Singapore holds breath as former leader Lee Kuan Yew's condition worsens

Reuters

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People lay flowers and well-wishes for Singapore's former Prime Minister Lee Kuan Yew at the Singapore General Hospital in Singapore March 21, 2015. Photo credit: Reuters People lay flowers and well-wishes for Singapore's former Prime Minister Lee Kuan Yew at the Singapore General Hospital in Singapore March 21, 2015. Photo credit: Reuters

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Singaporeans were transfixed by news about the health of the country's first prime minister, Lee Kuan Yew, leaving flowers and tributes at the hospital where he is being treated, as the government said on Sunday his condition had weakened further.
The 91-year-old Lee, who is seen as the founding father of modern Singapore, which he led from 1959 until 1990, has been in hospital with severe pneumonia since Feb. 5.
Lee Hsien Loong, Singapore's prime minister and Lee Kuan Yew's son, joined well-wishers at the Singapore General Hospital on Sunday in the corner designated for people to leave flowers and cards.
"There were many cards, flowers and other gifts," the prime minister wrote on his Facebook page. "Glad I had a chance to meet and thank well-wishers for their support."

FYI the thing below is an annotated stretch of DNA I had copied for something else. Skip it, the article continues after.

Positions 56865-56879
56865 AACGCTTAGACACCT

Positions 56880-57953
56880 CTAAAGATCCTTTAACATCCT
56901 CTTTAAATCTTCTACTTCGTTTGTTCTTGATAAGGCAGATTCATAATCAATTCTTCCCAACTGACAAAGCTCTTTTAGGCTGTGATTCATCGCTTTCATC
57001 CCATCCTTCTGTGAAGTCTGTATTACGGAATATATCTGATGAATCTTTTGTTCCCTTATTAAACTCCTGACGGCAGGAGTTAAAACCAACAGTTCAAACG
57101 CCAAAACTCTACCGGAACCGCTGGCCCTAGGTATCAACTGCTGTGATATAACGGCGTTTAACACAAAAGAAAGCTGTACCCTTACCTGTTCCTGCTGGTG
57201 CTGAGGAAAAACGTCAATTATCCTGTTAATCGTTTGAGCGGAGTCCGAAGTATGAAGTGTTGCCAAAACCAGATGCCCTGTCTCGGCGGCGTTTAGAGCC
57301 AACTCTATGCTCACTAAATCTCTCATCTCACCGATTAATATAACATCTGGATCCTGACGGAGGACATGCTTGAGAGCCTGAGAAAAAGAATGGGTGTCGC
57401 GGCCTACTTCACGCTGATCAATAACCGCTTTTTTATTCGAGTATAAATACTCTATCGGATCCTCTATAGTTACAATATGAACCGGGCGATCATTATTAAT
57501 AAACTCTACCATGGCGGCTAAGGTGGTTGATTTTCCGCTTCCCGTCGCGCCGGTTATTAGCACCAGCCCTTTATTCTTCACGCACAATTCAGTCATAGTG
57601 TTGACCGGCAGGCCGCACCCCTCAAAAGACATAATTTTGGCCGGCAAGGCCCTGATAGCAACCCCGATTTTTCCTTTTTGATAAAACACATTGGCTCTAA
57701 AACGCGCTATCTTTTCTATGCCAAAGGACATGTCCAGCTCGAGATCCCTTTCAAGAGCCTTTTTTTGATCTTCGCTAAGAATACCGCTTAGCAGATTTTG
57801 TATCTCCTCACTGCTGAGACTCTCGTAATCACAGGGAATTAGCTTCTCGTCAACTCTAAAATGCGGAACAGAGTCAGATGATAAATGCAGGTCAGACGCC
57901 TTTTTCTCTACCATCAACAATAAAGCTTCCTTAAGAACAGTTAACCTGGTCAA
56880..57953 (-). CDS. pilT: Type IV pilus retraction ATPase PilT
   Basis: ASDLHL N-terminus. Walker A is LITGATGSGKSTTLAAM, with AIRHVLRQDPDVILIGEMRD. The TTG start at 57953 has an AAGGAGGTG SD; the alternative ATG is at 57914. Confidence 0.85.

The previous day, he visited the community club in his father's constituency of Tanjong Pagar and wrote a message on a large banner of goodwill notes left by residents. It read, "Dear Papa, Hope you get better!"
Others have taken to social media to express admiration and gratitude in an outpouring of emotion rare in the city state.
Lee Kuan Yew, one of the predominant figures of modern Asian politics, is widely credited with transforming Singapore from a British colonial outpost into a financial powerhouse with one of the highest per capita incomes in the world.
"In a broader picture, coming from the United States, and seeing what Singapore has meant to South-East Asia and the U.S., he's built something quite substantial," said 56-year-old David Epstein, an American working in Singapore, who went to the hospital with his family.
"Can't predict what the future is, but I think it is important to pay tribute to that contribution."

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